A single father in Surrey, B.C. is taking legal action against a landlord he says evicted him illegally and has locked up his possessions.

"They have everything up to and including my birth certificate, my daughter's birth certificate. Social insurance numbers, everything," said Brandon Fielding, who is staying at a hotel with his one-year-old.

Fielding says he was forced out of the condo he was renting earlier this month when his landlord changed the locks while he left briefly to pick up his daughter. Police were called and Fielding says his landlord was belligerent with them. But police left without Fielding gaining access to the unit or his belongings.

According to documents from the Residential Tenancy Branch obtained by CTV Vancouver, the condo's original owner, Timothy Karajaoaj, recently sold the unit and the new owner was set to take possession in early April. The landlord testified to the RTB that the new owner wanted the unit to be empty when they took possession.

Fielding says he has paid April’s rent but spent only four days in the apartment before the locks were changed.

“They never once indicated it was for sale or anything like that.”

Fielding was served two eviction notices. The first in January gave him a month to move out but it wasn’t filled in correctly. A second eviction notice then gave Fielding two months to move out. Both notices were thrown out by the RTB, which ruled Fielding could keep living in the home through April.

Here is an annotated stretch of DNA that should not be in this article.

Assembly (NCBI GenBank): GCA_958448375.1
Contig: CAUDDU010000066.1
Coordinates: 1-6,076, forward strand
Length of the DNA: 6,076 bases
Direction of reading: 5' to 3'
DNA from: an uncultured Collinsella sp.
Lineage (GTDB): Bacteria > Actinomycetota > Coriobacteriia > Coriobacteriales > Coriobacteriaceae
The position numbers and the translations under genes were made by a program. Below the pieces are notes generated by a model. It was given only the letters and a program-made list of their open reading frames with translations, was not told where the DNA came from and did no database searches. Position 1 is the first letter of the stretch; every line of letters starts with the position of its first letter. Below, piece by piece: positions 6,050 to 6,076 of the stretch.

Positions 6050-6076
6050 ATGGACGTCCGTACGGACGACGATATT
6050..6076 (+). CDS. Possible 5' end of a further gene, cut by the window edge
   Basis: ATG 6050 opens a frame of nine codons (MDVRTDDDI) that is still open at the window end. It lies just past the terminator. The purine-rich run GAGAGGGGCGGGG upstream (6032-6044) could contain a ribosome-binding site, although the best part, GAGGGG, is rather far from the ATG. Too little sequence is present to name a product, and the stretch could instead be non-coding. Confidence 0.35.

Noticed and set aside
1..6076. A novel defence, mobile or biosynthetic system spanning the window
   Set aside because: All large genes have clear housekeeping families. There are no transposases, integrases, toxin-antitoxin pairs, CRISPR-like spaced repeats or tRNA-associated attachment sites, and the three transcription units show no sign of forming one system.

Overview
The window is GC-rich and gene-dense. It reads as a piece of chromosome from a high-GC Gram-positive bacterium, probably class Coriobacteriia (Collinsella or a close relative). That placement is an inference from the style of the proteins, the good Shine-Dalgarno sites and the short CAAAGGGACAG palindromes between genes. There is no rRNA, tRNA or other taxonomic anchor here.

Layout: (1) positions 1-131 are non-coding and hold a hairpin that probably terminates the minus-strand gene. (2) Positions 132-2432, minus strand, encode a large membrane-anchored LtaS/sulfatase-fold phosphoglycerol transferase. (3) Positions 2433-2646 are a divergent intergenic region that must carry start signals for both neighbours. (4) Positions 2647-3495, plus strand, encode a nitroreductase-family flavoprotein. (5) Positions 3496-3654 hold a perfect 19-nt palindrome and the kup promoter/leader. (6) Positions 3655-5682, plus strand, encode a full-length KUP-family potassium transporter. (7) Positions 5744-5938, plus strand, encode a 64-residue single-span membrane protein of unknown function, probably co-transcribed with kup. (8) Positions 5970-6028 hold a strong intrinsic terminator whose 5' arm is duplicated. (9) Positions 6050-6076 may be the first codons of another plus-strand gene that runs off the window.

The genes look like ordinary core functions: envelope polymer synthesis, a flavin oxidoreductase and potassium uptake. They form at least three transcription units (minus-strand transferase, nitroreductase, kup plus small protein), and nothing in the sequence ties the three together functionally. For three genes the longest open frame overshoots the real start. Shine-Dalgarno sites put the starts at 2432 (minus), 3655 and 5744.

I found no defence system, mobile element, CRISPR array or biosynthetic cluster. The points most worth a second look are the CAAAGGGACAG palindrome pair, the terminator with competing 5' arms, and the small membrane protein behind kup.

Fielding says Karajaoaj then changed the locks and emptied the unit. Fielding says his belongings are in a U-Haul storage locker in Karajaoaj’s name that he can’t access. He has tried to work with U-Haul but got nowhere.

"[The landlord has] a legal right to that storage locker like I had a legal right to my apartment," he said.

Fielding says Karajaoaj won't answer his calls or leave the keys with U-Haul staff so he can access the locker.

"There's been no contact," he said. Fielding believes Karajaoaj won’t pay the storage fees for more than a month and he’s worried his possessions will be sold at auction.

A provincial spokesperson told CTV Vancouver that the landlord’s actions are unlawful but must be handled through an RTB arbitrator. Fielding says the board has scheduled another hearing for April 30.

Reporter Allison Hurst at CTV Vancouver tried to contact Karajaoaj but he hung up as soon as she identified herself.

Spencer Chandra Herbert, the NDP MLA for Vancouver-West End, said “distressing” stories like Fielding’s point to the need to reform provincial tenancy legislation.

"Sixteen years and we haven't had reforms even though year in, year out myself and many others have pointed to huge gaps in the system," he said.

The CEO of Landlord B.C., a professional association of rental owners and managers, agrees that reforms are needed for both landlords and tenants.

“If the compliance unit does its job in a robust fashion, I think that’s going to send an important message to both parties,” said David Hutniak.

Fielding says he just wants to get his belongings back and to find a new home for him and his daughter.

"Right now I have nothing," he said. "I went to the store to buy soup and then I left and I realized I don't have a bowl, I don't have a spoon, I don't have a can opener."

With a report from CTV Vancouver’s Allison Hurst